We are nearing the end of this series of experiments. But before we wrap up with one last recipe, we want to revisit one we did before: A recipe for imitating gold from the Rasaprakāśasudhākara.
This is the recipe:
ताम्रे सप्तगुणं नागं वाहितं पुनरेव हि /
तेन ताम्रेण रसकं सप्तवारं च वाहयेत् // ५४ //
स्वर्णवरणं हि तत्ताम्रं जायते नात्र संशयः // ५५ //
Seven parts lead are amalgamated with one part copper.
Then, likewise, one should amalgamate seven parts zinc with one part of this copper.
The copper will take on a golden colour without doubt. (RPS 11.54-55)
We tried several versions of this recipe, because our first attempts showed us that the prescribed ratios of copper: 1, lead: 7, zinc:7 did not work. The high ratio of lead and zinc to copper meant the result was a rather silvery ingot. Flipping ratios to copper: 7, lead: 1 and zinc: 1 brought about a more convincing result: The ingot did look quite golden.
[Ingot from our initial experiment, with ratios of copper, lead, and zinc adjusted, see the film here]
However, we weren't totally satisified with the experiment, given how much we had changed the stated amounts. And our viewers on YouTube had quite a few things to say about it as well. Generally speaking, our second series of experiments has had quite a few comments, many of which may be summarized as "you are doing it all wrong!".
Just so for the aurifiction experiment. However, one viewer's comment was interesting in that they claimed to have successfully undertaken this very recipe. vikky unique's advice was this:
"I think u didn't understand the process well. I ve done this formulae 20 years back. First u take lead from ore virgin lead.add 1copper to 7lead and melt it in a reduction crucible until all the lead evaporates.it gets deep red colour and density increases.later add1to 7 karpara not zinc metal.it is a ore of zinc and make it evaporate.u will get all that uwant "
Lead ore is typically lead sulphide = galena. Zinc ore can be zinc sulfide, but is specified as "karpara" in the comment. We're guessing a typo for kharpara, which is "calamine", a zinc carbonate. Indeed, our text reads "rasaka", which I had just translated as zinc, but which is understood to be calamine more specifically in rasashastra.
vikky unique explained further: "First virgin lead is added in equal parts to copper and in a reduction crucible. Made of brick, calcium oxide, ash, and melted until all the lead evaporated. again add equal parts of virgin lead and keep on new reduction crucible and repeat the same process again.do it 7 times.in the same way do it with calamine in the end the copper should not have amy of the above metals in it.it makes u happy "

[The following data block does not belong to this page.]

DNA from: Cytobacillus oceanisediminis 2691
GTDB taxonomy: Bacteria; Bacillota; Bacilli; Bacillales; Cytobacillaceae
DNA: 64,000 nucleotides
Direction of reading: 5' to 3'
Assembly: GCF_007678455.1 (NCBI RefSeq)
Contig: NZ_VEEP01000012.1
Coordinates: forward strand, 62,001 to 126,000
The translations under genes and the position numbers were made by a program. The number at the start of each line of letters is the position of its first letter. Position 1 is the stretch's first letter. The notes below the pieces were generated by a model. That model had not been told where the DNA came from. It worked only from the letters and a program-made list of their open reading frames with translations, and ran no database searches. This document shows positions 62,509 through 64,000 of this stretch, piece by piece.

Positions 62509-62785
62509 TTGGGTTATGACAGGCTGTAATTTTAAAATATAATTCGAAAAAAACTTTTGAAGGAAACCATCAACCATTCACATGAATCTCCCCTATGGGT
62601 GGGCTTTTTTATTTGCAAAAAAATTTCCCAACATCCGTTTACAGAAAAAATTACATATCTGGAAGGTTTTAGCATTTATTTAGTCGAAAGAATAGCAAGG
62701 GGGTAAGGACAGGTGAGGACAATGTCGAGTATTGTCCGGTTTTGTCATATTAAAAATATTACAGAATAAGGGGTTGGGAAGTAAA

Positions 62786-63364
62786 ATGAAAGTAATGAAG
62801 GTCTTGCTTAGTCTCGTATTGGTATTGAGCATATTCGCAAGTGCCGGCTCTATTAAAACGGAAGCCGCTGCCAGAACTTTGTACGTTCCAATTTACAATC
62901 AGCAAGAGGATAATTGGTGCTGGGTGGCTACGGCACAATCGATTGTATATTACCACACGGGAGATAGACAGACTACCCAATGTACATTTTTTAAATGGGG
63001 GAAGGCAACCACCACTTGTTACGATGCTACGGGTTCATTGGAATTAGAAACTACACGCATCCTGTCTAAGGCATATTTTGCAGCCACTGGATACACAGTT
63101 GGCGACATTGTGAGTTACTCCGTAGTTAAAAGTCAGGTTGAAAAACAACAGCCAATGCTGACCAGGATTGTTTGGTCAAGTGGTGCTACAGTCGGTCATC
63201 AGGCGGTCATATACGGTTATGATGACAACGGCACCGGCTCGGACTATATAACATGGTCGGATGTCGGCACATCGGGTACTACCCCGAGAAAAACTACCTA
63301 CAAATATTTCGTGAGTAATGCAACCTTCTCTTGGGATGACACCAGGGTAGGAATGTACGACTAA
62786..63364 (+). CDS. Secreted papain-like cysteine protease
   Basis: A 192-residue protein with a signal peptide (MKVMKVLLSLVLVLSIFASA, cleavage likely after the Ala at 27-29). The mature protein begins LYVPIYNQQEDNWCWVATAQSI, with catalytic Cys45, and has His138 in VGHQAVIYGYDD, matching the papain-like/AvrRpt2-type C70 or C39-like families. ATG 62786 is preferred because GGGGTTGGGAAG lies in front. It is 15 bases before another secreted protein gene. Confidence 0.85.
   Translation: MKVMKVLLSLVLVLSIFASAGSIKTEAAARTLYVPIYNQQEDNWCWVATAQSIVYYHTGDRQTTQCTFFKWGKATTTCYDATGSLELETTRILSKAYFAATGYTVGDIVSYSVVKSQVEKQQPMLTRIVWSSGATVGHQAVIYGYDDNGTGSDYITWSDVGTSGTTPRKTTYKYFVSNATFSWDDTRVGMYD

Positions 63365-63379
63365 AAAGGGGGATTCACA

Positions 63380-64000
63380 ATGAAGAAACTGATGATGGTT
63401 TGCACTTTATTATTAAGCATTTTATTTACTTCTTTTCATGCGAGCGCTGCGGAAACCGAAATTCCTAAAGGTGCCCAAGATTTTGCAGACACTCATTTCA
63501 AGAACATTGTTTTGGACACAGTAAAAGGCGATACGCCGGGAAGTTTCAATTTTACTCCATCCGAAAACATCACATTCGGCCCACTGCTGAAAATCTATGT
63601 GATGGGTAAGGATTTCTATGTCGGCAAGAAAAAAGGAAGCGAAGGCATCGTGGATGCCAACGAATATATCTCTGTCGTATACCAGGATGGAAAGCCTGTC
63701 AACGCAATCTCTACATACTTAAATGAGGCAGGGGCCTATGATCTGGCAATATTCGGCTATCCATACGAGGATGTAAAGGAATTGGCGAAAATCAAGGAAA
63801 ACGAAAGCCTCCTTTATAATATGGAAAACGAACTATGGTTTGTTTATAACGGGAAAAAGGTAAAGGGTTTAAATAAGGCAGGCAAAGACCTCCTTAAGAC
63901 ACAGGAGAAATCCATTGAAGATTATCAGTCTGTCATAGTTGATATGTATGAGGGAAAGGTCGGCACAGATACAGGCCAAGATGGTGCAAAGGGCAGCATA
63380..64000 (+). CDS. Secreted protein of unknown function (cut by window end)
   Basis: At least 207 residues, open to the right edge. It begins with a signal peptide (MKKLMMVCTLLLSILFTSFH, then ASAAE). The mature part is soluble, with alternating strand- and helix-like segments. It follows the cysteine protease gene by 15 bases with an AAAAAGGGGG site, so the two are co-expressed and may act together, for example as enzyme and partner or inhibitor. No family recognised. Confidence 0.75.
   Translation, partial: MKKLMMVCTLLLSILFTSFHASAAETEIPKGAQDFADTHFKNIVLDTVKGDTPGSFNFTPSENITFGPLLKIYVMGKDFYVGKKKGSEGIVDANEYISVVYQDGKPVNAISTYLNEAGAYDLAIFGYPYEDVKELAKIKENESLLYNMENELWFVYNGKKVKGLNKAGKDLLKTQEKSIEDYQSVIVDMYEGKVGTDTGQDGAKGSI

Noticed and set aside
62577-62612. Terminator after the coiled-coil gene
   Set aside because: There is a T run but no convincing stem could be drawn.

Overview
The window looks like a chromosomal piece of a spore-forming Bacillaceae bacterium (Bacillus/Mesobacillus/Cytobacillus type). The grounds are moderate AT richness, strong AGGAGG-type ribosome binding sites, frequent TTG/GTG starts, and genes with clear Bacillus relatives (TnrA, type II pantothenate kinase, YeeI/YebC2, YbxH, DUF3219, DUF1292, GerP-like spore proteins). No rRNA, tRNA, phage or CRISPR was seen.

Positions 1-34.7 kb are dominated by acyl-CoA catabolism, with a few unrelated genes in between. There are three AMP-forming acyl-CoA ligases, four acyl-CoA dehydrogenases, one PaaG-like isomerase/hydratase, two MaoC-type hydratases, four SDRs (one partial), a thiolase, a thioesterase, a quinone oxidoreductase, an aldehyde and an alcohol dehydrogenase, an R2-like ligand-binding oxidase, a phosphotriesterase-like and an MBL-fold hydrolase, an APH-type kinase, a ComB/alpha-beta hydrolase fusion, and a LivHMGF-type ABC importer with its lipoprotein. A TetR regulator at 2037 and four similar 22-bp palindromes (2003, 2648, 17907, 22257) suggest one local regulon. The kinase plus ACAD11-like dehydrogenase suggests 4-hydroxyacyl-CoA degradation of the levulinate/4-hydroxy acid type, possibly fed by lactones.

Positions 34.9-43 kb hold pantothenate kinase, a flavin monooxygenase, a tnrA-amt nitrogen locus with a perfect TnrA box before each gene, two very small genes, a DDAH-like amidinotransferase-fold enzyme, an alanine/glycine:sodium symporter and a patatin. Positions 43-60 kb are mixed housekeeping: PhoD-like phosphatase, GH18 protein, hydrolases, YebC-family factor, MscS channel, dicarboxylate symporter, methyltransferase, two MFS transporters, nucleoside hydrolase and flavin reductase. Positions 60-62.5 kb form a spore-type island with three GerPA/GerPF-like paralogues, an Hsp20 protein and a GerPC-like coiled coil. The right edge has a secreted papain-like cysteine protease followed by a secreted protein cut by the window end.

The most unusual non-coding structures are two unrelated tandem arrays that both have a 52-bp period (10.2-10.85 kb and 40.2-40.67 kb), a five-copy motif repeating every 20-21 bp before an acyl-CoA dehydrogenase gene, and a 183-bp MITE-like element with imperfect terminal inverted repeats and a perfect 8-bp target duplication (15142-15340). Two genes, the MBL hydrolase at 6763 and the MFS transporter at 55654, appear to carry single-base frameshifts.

There you go!
Well, Andrew doubted that the ratios would work even with the changed ingredients (we had used lead and zinc metals instead of ores), but we thought we would give it a go. We didn't have calamine, so Andrew made zinc oxide out of zinc powder, which should be close enough.
[Roasting zinc powder to make zinc oxide]
He also purified the galena, though this was not specified in the text.
For the recipe proper, we melted the copper ingot, added the galena powder in increments, and then gradually added the zinc oxide powder. Then, we tried to cast the mixture. But easier said than done: It was too thick to pour. Andrew had to spoon it out of the crucible.
The crucible is ruined. And sadly, the result does not convince:
[Copper-lead sulphide-zinc oxide alloy: you wouldn't mistake it for gold]
Well, Andrew valiantly gave it one further go, reusing the ingot of the above mixture, but adding one more copper ingot. In other words, we were back to changing the recipe.
That worked a bit better. The mixture was liquid enough to pour, and also looked more gold-like after some polishing.
[unpolished ingot with higher copper content]
[polished ingot with higher copper content]
But clearly, lead sulfide and zinc oxide were not the answer to making the original recipe work. Perhaps we didn't quite understand what vikky unique was trying to tell us. We think the main problem is the ratio of the copper to the other ingredients. However, the text is fairly unambiguous when it comes to their proportional amounts - we cannot easily postulate a misreading or faulty transcription. Perhaps the author was deliberately trying to mislead? There is no way to know.
In any case, we're calling it a day for this recipe.
Here is the film of our renewed - and failed - attempt.